Frankly, I can say with delight that I adore Moses’ scriptural account in Moses chapter 1 verse 39, where we are told that God’s work and glory is to bring to pass the immortality and eternal life of man. Read the verse again slowly and think about what he is saying. There is a lot of power in those eighteen words. I think of the wonderful people I know, the successful, famous, articulate, beautiful individuals. Yes. He is referring to them and every other person you know or can think of and even those you can’t—all of us.
And if helping his children become the people they have the potential to become is his purpose, I suspect that my purpose should focus on achieving that same goal as far as I am able.
I was recently reminded of an experience that occurred many years ago as I was getting ready for the day and preparing my daughter for a Morningside that our stake was holding. A struggle ensued. The evening previous was a late night, early morning, forgotten until 30-minutes prior—do I have to go? You know what I am saying. It all came about so quickly.
After everything had simmered down, I sat in my office chair and reminisced about when I was relatively young father. I reflected on an incident that was like many which happen every day at that time in your life when you have a houseful of young children, a drawer full of bills, and much more to do than you have time.
As I remember the occasion now, my young daughter had left for school on a field trip that was planned with an activity to go watch a volleyball game. She was excited to say the least. But in her haste to get to school, she failed to complete her chores. There were consequences established by the family for this kind of thing to which everyone had agreed. So sometime during the day, I was driving with my small son in our Caravan at the time. I don’t remember the conversation exactly, but I must have been talking about the events of the morning and commented that there would be a price to pay.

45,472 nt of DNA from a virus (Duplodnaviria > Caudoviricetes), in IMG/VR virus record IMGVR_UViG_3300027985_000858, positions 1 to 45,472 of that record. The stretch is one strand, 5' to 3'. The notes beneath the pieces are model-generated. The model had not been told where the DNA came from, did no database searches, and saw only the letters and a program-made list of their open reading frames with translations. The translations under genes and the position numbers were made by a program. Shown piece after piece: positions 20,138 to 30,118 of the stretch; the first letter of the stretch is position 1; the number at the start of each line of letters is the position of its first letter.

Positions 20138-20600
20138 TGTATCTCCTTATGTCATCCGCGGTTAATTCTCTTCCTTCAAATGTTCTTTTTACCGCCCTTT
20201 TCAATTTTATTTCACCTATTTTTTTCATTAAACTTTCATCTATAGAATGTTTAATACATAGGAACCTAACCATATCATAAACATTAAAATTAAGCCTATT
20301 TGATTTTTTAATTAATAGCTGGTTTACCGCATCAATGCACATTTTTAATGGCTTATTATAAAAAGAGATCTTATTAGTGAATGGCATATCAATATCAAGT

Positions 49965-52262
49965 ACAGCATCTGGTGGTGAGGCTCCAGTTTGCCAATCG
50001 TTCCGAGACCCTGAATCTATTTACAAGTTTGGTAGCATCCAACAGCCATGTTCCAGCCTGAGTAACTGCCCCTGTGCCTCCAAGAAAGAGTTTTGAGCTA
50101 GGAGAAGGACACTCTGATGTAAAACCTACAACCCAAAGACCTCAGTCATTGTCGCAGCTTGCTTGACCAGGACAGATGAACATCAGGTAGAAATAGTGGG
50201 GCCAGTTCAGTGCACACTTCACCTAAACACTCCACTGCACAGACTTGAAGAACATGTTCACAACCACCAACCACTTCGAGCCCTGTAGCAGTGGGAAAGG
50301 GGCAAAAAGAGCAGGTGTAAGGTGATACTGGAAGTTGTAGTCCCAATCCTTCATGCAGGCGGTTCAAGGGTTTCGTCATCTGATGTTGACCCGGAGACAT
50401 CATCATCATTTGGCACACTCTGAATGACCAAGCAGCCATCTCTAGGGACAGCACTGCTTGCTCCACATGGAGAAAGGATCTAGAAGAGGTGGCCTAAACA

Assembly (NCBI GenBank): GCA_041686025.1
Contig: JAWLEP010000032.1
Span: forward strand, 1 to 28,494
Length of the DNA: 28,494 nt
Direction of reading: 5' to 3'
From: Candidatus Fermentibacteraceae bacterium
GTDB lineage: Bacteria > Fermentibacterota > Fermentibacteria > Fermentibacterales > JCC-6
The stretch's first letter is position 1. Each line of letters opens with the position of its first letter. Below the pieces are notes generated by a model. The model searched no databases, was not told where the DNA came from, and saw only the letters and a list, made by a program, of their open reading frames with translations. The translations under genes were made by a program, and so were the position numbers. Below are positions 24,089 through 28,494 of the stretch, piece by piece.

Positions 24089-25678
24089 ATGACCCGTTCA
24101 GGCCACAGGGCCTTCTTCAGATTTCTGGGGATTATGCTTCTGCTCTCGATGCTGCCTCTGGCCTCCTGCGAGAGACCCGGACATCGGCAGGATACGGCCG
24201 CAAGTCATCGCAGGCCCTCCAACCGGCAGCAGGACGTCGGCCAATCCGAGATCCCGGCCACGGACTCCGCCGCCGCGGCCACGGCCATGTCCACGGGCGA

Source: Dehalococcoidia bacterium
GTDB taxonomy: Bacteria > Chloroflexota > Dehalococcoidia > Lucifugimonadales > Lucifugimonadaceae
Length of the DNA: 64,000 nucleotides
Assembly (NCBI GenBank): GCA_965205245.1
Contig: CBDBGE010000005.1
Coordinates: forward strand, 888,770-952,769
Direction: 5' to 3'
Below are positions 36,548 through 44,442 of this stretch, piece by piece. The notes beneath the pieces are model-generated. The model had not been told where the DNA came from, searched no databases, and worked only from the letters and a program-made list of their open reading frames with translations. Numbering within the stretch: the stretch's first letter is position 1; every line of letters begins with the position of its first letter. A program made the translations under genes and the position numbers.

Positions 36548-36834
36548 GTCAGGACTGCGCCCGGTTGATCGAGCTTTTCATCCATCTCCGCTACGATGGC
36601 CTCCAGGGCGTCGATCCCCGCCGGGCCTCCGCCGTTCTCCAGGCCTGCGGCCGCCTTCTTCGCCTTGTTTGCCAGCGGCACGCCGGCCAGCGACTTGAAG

I really don’t remember my words now, but I expect I must have said that my daughter’s punishment rhetorically speaking would compensate for my wrath. I don’t remember being all that upset, but my son thought otherwise. Soon he was tentatively standing at my side patting my shoulder with his hand to ensure I was paying him attention. Best as I remember, he said the following in the language of an 8-year-old:
“Dad, when Sally gets home tonight she is going to be so excited for the fun she had today. She will be eager to tell you all about it and happy to share her experience with the rest of us. If you come down hard on her, instead she is going to feel regret for this day, disappointment and possibly harbor anger—and the fun day she experienced will be forgotten. Instead of reveling in her joy, there will be remorse and unhappiness and tears. Is that what you want?
You won’t even remember later that this happened <whatever it was>. Don’t you think it would be better to share in her joy? I think so. I love you dad.”
When I remembered that incident this morning, I decided that I have many more options at my disposal to make this a win for all involved. The anger, regret, tears, and hard feelings aren’t worth the cost. I can react differently to inspire, lift, and build. That will help my family, my daughter, and my home. I am thinking of a pertinent scripture Psalms 8:2 and a quote from people far more intelligent than me. I would do well to follow their counsel and examples.